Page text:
How Queen’s ranks this year

University fares well in student satisfaction but lacks in international reputation

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Journal File Photo

Queen’s still sits behind McGill, UBC and U of T in university rankings recently released by The Center for World University Rankings (CWUR) and Maclean’s Magazine.

Queen’s was at the front of the pack in student satisfaction, however. The university came first in the Maclean’s student satisfaction ranking — a new category in this year’s rankings — fourth in the Medical Doctoral category and fourth overall in the 2016 Maclean’s Canadian University rankings, just as they ranked in 2014.

All three universities ahead in the rankings are larger than Queen’s, each with student populations ranging from 31,000 to 75,000 students, compared to Queen’s student body of around 21,000 full-time students.

Maclean’s reputational survey of guidance counselors, university officials, CEOs and recruiters raised Queen’s to number five in “highest quality” category while the university came eighth in the “most innovative” and “leaders of tomorrow” categories.

These rankings came as the student to faculty ratio declined slightly at Queen’s. The university still maintains the highest retention rate for students from first to second year.

The CWUR positioned Queen’s at 284th out of over 25,000 degree-granting institutions around the world in their 2015 international rankings, down from last year’s ranking of 277th. Twelve Canadian universities were ranked higher than Queen’s.

CWUR uses eight points to rank the world's top 1,000 universities: quality of education, alumni employment, quality of faculty, publications, influence, citations, broad impact and patents.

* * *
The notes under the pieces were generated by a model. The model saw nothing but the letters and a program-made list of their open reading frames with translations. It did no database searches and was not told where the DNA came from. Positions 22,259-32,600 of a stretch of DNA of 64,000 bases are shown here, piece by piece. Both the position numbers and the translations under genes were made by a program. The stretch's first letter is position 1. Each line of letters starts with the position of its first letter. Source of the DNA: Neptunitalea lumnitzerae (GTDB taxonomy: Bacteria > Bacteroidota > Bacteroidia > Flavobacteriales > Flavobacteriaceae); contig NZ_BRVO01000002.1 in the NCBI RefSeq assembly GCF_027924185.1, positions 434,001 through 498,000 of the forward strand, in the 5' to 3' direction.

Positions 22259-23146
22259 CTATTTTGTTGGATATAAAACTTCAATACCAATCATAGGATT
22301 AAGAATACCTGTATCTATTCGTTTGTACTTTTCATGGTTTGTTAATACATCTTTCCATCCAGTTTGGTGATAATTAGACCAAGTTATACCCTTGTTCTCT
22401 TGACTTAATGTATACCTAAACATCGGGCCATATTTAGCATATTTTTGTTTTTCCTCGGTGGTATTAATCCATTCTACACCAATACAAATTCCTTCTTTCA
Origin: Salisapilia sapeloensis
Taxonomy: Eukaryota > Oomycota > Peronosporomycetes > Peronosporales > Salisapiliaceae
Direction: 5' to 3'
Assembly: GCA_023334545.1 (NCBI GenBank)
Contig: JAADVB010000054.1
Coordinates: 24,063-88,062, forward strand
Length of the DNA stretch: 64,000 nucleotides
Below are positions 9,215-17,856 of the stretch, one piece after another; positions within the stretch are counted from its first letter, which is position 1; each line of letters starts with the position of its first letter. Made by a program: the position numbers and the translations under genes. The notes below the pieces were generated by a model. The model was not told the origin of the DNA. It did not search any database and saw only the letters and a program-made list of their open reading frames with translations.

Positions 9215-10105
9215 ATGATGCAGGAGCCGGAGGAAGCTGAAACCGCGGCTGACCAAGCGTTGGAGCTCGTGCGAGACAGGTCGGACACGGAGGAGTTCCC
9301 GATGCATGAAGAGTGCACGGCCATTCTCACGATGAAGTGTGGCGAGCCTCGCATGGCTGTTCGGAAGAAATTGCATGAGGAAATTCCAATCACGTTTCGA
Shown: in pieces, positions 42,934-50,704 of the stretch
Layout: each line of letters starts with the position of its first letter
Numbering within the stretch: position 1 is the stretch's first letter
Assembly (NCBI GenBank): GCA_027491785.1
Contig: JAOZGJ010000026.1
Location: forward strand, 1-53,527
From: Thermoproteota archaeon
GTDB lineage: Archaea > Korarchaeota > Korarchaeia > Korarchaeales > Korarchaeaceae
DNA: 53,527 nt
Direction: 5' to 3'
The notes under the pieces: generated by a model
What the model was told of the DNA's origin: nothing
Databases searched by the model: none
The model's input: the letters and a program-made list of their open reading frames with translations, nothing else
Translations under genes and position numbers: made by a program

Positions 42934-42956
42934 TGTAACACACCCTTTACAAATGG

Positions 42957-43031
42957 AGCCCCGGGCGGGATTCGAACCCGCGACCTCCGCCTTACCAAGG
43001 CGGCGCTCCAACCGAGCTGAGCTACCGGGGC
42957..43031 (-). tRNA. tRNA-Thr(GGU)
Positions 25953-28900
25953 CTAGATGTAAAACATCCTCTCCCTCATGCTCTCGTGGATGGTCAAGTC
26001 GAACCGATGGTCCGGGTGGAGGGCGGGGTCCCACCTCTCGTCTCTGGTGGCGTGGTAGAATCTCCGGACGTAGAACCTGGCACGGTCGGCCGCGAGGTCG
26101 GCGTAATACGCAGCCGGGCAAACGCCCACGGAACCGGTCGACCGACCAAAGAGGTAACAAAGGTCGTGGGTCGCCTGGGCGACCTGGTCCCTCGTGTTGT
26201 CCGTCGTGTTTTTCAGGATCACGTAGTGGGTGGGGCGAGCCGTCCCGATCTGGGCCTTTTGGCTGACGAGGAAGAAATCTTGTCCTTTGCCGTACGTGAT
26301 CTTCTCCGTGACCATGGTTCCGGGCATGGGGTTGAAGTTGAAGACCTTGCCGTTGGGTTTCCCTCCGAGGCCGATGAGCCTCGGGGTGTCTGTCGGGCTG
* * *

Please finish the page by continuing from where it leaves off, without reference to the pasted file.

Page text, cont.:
The Financial Times released their list of the top 100 full-time global MBA programs, which placed Queen’s 86th in the world. It placed Queen’s third in Canada, behind University of Toronto’s Rottman School of Business, which was number 53, and University of British Columbia’s Sauder School of Business which was ranked 81st.

Queen’s didn’t do as well in the Justice Centre for Constitutional Freedom’s (JCCF) Campus Freedom Index.

The JCCF uses a five-tier letter grading scale to measure the state of free speech at 55 public Canadian universities. The grading focuses on what a university claims to do compared to their practices.

Queen’s was awarded a ‘C’ for their policies and a ‘D’ for its practices.  The report claims that their practices could be used “to censor speech and fail to prohibit security fees from being used to censor” and cited its past censorship of a free speech wall.

Due to a lack of a universal rule at Queen’s, potential censorship at events is left up to Event Services on a case-by-case basis.

In regards to practices, the JCCF noted its own involvement at Queen’s two years ago. In April 2013, the JCCF erected a free speech wall in partnership with Queen’s Students for Liberty (Queen’s SFL) in the hopes of raising awareness about freedom of expression in Canada.

Due to a lack of a universal rule at Queen’s, potential censorship at events is left up to Event Services on a case-by-case basis.

Organizers intended to display the wall for four days in April 2013. However, Queen’s security confiscated the wall on the first day. At the time, Provost Alan Harrison told the National Post that the wall was taken down due to “hate speech” and “racial slurs”.

 

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